Aaron Holbrook
I'm Aaron Holbrook: a web engineer, father, gamer and geek.

Testing a Transient Locking Mechanism with Siege

When working with caching strategies, it’s important to step through your invalidation strategies. Namely, thinking through at what point does the data that you’re caching get regenerated, how does it get regenerated and who is regenerating it. It could be regenerated any time a new post is published, on a save_post hook by an author or admin OR it might need to be regenerated every 15 minutes by anyone hitting the front page.

In the latter case, you want to ensure that at the point where the cache has suddenly expired, you’re not allowing a number of concurrent users to simultaneously make the call for a regeneration of data (which generally is either computationally expensive, is lengthy or both). One way in which we can limit how many people are all slamming the regeneration is to create a short term transient lock. Essentially the idea is, the first user to go through the conditional statement will set a transient lock behind them and will be the only ones to (in my case) make the call to a weather API.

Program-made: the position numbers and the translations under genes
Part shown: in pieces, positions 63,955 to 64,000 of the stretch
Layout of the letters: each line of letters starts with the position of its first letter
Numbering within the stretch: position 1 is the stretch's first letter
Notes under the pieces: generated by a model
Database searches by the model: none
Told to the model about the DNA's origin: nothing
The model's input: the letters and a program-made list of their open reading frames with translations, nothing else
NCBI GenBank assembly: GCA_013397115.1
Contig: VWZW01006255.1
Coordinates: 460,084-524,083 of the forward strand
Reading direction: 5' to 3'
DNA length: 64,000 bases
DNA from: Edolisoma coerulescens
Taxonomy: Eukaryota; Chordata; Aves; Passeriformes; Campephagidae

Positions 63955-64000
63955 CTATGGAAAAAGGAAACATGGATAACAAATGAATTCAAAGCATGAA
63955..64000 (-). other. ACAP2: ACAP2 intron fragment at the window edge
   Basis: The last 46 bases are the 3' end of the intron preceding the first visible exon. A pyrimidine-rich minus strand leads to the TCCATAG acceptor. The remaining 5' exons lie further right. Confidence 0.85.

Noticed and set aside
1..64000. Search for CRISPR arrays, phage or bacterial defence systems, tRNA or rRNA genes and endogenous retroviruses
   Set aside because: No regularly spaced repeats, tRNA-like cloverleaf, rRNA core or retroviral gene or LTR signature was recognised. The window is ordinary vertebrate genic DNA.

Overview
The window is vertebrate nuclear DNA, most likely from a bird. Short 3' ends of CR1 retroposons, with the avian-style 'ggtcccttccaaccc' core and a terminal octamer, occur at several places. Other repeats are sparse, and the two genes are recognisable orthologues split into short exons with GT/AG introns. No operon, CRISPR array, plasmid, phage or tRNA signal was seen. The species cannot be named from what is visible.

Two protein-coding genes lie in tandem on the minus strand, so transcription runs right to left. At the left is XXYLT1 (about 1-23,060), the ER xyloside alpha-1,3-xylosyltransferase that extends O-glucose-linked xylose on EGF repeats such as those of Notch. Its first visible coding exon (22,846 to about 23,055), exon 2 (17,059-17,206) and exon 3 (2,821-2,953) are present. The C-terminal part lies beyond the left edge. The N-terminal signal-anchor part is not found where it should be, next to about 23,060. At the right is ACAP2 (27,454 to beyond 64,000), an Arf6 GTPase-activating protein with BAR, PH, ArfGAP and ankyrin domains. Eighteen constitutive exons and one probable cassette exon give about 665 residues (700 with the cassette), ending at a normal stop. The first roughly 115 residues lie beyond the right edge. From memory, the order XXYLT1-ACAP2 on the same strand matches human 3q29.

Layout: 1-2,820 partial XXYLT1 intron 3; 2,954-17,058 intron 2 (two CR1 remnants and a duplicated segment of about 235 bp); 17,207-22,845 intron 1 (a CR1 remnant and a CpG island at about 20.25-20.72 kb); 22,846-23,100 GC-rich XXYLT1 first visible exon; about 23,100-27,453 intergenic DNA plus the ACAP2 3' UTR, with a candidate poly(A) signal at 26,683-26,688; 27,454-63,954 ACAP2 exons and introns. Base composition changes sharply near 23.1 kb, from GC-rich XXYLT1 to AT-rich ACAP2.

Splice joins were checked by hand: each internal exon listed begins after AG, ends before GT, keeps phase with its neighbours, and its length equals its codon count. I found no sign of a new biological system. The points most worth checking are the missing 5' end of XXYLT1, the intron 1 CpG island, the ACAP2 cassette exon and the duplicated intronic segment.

I wasn’t quite sure if this would be effective or not and so I decided to test my theory using Siege, a http load testing and benchmarking utility. If you’ve never used or heard of Siege before, definitely check it out. It’s an amazing tool to have in your arsenal and it makes performance and load testing your site extremely fun.

I recorded a quick screencast that shows me walking through my testing of the transient lock and I thought I’d share it here.